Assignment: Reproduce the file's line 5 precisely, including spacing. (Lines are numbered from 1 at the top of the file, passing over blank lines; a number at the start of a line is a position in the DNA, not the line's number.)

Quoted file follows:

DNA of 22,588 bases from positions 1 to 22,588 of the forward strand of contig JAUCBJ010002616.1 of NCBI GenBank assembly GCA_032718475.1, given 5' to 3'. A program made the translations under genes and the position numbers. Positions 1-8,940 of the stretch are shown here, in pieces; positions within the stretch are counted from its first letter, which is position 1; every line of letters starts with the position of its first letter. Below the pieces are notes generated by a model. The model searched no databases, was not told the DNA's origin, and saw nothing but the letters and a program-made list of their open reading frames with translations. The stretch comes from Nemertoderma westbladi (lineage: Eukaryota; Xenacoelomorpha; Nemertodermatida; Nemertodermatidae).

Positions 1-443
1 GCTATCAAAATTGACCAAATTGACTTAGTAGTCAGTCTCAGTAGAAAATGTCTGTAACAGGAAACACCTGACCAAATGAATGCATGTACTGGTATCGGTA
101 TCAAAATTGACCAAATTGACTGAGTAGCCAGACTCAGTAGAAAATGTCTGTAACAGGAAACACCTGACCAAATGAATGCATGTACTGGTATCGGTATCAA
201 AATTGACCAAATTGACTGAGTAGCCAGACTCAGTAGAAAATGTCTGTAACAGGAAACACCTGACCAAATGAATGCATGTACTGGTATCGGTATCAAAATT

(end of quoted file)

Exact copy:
201 AATTGACCAAATTGACTGAGTAGCCAGACTCAGTAGAAAATGTCTGTAACAGGAAACACCTGACCAAATGAATGCATGTACTGGTATCGGTATCAAAATT